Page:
MCTS is often said to be a good choice for problems with large branching factors... but the context where that sentiment comes from is that it originally became popular for playing the game of Go, as an alternative to older game-playing approaches such as alpha-beta pruning. The branching factor of Go is more like 250-300 though, which is often viewed as a large branching factor for board games. It's not such an impressive branching factor anymore when compared to your branching factor of $6,000,000$...
I don't see MCTS working well out of the box when you have 6 million choices at every step. Maybe it could do well if you have an extremely efficient implementation of your MDP (e.g. if you can simulate millions of roll-outs per second), and if you have a large amount of "thinking time" (probably in the order of hours or days) available.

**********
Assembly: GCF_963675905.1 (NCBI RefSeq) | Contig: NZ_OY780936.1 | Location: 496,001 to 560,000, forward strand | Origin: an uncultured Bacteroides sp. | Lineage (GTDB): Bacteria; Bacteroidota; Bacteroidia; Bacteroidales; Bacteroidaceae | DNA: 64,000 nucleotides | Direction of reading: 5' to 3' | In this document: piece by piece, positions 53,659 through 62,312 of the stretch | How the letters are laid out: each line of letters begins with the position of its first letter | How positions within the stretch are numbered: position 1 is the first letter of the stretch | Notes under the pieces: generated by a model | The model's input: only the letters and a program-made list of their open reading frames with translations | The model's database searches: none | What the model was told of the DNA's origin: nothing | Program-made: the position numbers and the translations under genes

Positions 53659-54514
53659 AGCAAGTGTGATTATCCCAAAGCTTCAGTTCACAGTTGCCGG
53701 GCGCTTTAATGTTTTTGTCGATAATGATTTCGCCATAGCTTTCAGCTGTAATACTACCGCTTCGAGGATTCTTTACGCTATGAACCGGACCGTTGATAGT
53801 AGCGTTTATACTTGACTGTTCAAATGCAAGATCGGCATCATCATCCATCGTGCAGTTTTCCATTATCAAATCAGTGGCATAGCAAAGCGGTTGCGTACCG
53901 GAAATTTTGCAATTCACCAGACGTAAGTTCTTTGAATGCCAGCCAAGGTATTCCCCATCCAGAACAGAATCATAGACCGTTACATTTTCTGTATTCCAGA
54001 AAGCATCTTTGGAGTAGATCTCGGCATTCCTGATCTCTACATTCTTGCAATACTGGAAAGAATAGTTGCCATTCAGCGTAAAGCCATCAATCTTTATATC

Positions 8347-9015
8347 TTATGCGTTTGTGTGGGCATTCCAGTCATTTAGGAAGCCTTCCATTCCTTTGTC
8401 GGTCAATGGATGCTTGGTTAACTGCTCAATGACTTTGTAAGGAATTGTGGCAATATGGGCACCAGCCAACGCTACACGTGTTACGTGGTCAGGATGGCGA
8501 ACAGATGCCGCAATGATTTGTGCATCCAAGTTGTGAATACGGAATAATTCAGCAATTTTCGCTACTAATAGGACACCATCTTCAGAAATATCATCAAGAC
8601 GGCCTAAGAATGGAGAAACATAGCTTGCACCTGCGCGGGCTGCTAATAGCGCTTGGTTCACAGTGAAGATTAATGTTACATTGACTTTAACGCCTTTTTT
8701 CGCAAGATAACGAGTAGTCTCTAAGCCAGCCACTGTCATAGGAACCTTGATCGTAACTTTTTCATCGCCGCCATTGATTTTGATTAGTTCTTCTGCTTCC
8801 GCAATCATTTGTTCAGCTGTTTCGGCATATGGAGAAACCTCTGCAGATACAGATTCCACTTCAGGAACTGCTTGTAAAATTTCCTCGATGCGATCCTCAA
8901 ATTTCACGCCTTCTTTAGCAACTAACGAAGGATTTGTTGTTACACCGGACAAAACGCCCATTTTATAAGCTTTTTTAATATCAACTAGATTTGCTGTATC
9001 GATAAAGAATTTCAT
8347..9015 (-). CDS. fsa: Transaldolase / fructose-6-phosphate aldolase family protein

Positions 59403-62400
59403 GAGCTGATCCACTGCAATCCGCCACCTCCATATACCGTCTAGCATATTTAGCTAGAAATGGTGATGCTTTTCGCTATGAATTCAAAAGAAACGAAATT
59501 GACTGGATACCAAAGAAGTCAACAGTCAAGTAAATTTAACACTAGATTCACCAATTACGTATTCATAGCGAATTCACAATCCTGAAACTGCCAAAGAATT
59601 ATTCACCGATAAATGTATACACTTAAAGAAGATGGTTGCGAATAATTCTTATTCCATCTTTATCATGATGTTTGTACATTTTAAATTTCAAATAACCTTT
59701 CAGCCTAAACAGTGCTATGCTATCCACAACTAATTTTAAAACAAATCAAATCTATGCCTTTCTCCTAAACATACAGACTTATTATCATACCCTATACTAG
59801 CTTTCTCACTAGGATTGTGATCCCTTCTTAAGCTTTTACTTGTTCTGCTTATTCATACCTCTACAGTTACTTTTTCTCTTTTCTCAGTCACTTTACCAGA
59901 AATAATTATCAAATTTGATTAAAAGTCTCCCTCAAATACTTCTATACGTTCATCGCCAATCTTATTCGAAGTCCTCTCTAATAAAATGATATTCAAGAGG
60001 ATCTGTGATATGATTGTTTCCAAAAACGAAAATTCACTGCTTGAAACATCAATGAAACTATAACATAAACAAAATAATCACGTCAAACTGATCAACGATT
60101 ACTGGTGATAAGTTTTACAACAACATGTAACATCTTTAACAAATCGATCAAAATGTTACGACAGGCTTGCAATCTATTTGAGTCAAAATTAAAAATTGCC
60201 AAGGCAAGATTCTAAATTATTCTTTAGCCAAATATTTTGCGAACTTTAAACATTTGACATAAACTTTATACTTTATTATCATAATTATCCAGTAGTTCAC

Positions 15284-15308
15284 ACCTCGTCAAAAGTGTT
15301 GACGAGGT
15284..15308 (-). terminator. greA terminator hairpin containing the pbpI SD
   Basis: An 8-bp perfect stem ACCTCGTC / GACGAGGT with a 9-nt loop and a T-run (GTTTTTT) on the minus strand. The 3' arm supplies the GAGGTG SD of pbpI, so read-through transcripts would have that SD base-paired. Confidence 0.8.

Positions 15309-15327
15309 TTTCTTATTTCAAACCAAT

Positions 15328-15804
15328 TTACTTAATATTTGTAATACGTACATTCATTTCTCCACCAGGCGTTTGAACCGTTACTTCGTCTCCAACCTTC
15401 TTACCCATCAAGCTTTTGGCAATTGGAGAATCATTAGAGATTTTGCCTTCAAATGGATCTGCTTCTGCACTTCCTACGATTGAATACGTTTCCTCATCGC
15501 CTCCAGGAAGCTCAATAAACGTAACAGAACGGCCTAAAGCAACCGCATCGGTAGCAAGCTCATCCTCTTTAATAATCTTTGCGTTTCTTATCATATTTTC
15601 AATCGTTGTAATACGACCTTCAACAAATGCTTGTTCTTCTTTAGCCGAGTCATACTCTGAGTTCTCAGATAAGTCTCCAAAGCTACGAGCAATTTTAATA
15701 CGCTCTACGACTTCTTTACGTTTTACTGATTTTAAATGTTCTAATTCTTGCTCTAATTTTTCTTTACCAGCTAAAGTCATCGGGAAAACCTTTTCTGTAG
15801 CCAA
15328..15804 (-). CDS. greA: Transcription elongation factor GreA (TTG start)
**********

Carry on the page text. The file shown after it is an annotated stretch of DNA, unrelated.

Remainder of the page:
To have any chance of doing better with such a massive branching factor, you really need generalization across actions. Are your 6 million actions really all entirely different actions? Or are many of them somehow related to each other? If you gather some experience (a simulation in MCTS, or just a trajectory with Reinforcement Learning approaches), can you generalize the outcome to other actions for which you did not yet collect experience?
If there is some way of treating different actions as being "similar" (in a given state), you can use a single observation to update statistics for multiple different actions at once. The most obvious way would be if you can define meaningful features for actions (or state-action pairs). Standard Reinforcement Learning approaches (with function approximation, maybe linear or maybe Deep Neural Networks) can then relatively "easily" generalize in a meaningful way across lots of actions. They can also be combined with MCTS in various ways (see for example AlphaGo Zero / Alpha Zero).
Even with all that, a branching factor of 6 million still remains massive... but generalization across actions is probably your best bet (which may be done inside MCTS, but really does need a significant number of bells and whistles on top of the standard approach).